School Resource Officer Unit

In 2008, the Caroline County Sheriff's Office partnered with the Caroline County Board of Educaiton to create a School Resource Officer (SRO) program to positively impact the relationship between law enforcement and the young people of the community. The program began with one Deputy serving Col. Richardson High School, located in the Southern end of the county.

Since then, the needs of the community have changed, and the role of the SRO has expanded to meet those needs. Today, we have two SROs, one covering each of the county's two high schools. SROs are a uniformed presence in the schools, taking incident and offense reports, investigating crimes that occur on school grounds, and gathering intelligence information about potential threats to the schools. At the same time, the SROs have retained their liaison, educational, and counseling roles, resulting in a full range of interaction with students on a daily basis.

Each of our SROs has completed formal School Resource Officer training sponsored by the National Association of School Resource Officers (NASRO). They also attend periodic refresher training sponsored by the Maryland Police Training Commission, both locally and nationally, to ensure that we remain on the cutting edge of this vital community service.

The following pertains to information regarding what a School Resource Officer's duties are; taking into account three main roles and responsibilities: law enforcement officer, law-related counselor, and law-related educator.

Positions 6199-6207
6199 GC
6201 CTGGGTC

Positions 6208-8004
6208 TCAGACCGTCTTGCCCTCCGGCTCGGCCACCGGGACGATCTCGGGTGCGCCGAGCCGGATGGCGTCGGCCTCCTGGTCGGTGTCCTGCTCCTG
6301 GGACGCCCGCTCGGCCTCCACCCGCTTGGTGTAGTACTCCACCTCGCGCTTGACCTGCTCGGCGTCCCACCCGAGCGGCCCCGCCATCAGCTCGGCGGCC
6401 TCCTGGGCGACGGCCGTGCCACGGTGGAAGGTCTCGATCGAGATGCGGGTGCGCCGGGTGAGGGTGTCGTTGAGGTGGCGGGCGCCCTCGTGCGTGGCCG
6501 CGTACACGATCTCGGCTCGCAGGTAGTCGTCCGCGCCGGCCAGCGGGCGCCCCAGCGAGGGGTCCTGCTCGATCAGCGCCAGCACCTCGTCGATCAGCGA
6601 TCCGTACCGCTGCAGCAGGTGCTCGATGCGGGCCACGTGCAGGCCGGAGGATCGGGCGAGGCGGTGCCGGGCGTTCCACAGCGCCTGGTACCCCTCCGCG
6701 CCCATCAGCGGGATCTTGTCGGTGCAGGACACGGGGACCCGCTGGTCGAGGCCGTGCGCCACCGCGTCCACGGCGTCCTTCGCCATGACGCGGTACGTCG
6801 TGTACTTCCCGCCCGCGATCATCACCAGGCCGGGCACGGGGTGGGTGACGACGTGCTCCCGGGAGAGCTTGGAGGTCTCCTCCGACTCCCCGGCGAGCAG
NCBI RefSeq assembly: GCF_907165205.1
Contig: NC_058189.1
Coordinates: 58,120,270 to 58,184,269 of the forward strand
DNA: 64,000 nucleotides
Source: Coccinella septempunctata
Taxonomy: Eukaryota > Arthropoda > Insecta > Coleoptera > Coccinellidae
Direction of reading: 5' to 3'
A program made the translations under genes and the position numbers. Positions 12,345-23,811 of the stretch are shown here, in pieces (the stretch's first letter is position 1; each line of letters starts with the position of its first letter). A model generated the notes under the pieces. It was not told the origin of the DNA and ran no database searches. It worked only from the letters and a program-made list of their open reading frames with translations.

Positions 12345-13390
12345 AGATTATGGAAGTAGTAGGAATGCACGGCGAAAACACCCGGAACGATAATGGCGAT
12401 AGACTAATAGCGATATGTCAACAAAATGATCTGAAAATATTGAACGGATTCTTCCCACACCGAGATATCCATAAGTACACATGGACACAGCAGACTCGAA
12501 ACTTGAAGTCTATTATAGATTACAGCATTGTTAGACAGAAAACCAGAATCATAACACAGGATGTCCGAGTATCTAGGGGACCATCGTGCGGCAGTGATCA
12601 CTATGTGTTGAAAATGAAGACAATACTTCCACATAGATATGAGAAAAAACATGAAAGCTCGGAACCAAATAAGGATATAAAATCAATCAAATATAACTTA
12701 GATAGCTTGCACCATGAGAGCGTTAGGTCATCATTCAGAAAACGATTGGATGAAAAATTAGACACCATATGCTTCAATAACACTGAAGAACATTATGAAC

Law Enforcement

1. Provide law enforcement and police services to the school, school grounds and areas adjacent to the school. Investigate allegations of criminal incidents per police department policies and procedures. Enforce state and local laws and ordinances. Make appropriate referrals to juvenile authorities or other governmental agencies.

2. Work to prevent juvenile delinquency through close contact and positive relationships with students. In addition the SRO shall develop crime prevention programs and conduct security inspections to deter criminal or delinquent activities. The SRO should monitor crime statistics and work with local patrol officers and students together to design crime prevention strategies

3. Establish and maintain a close partnership with school administrators in order to provide for a safe school environment. Assist school officials with their efforts to enforce Board Of Education policies and procedures. Ensure school administrator safety by being present during school searches, which may involve weapons, controlled dangerous substances or in such cases that, the student's emotional state may present a risk to the administrator. Assist school administrators in emergency crisis planning and building security matters. Provide a course of training for school personnel in handling crisis situations, which may arise at the school.

4. Be visible within the school community. Attend and participate in school functions. Build working relationships with the school's staff as well as with student and parent groups.

5. Develop and implement classes in law related education to support the educational efforts of the faculty. Work closely with teachers in designing and presenting law-related topics and the role of police in our society.

6. Work with guidance counselors and other student support staff to assist students and to provide services to students involved in situations where referrals to service agencies are necessary. Assist in conflict resolution efforts.